It is my hope that in the months and years ahead life will return almost to normal. We'll go back to our lives and routines, and that is good.
Even grief recedes with time and grace.
But our resolve must not pass. Each of us will remember what happened that day and to whom it happened. We will remember the moment the news came, where we were and what we were doing.
Some will remember an image of a fire or story of rescue. Some will carry memories of a face and a voice gone forever.
And I will carry this. It is the police shield of a man named George Howard, who died at the World Trade Center trying to save others.
It was given to me by his mom, Arlene, as a proud memorial to her son. It is my reminder of lives that ended and a task that does not end.
George Howard, forty-four years old, father of two sons (Christopher and Robert) lived in Hicksville, New York and was a member of the PAPD's emergency services unit. He had been a member of the PAPD for sixteen years and in addition to his work as a police officer, he volunteered his time as a Captain in the Hicksville, N.Y. Fire Department and as an instructor at the Nassau County Fire Academy. One would think that a man who had that many demands upon his time would have zealously and jealously guarded his days off. Another man might have. George Howard did not.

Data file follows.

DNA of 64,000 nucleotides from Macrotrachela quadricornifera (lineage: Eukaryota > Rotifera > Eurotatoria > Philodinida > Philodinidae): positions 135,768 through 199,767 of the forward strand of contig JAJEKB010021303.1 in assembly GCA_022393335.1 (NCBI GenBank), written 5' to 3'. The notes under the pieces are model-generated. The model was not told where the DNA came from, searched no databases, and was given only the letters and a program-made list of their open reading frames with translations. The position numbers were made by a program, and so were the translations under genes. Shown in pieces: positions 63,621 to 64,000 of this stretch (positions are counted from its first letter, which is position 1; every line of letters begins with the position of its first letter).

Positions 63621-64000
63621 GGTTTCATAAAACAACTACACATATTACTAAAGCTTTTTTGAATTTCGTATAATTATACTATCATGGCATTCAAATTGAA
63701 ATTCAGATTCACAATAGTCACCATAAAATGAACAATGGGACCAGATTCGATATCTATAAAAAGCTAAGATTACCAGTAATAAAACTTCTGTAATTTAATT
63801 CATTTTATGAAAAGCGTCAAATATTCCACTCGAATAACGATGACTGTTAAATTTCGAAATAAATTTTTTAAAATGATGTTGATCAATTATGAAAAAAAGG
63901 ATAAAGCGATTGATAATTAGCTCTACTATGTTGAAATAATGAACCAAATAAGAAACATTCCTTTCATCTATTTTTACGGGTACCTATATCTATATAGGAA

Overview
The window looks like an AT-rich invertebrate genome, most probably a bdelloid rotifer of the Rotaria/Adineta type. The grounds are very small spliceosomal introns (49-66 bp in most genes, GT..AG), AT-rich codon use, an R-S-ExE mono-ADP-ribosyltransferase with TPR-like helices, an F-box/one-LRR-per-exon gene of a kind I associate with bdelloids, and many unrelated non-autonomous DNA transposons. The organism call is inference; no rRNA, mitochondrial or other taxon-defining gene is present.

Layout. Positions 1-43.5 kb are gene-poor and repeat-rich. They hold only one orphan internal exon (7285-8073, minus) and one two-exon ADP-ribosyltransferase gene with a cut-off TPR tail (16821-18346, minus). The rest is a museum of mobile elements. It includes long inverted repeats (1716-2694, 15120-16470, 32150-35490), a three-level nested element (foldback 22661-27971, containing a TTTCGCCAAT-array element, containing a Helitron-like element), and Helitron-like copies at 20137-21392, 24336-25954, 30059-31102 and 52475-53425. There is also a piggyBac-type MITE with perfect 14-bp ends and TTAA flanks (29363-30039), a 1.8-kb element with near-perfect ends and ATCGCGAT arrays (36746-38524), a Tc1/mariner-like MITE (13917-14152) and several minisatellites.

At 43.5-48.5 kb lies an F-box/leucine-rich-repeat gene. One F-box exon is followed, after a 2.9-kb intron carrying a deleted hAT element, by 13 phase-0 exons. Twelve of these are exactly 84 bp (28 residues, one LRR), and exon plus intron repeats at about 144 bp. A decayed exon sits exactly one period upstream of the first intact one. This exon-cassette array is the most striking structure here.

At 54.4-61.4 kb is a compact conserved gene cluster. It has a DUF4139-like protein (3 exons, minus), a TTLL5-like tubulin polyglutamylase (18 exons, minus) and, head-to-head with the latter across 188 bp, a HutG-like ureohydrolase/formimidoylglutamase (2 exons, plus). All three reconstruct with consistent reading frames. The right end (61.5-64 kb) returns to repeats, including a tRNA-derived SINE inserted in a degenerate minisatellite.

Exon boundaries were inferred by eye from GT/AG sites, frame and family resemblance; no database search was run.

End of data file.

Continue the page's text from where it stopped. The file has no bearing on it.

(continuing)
Not only was George Howard not supposed to be in Lower Manhattan on that terrible Tuesday morning, he was not supposed to be working anywhere at all. He had the day off. Yet as soon as he heard word of the attacks, he called Kennedy International Airport - which is where he was assigned - and was told to report to the World Trade Center. It might have very well been a feeling of deja vu for Howard. In 1993, when the Twin Towers were attacked for the first time, he had been among the PAPD officers who responded to the scene. That day too had been an off day for him. However, when one is born without an "off" switch, the concept of the "off" day is forever an alien one. Here is to hoping however that regardless of what he was doing in early September 2005 he took a moment or two to look in on his son Christopher - who followed in his dad's path of service and became a member of the FDNY.
Apples and trees. Apples and trees....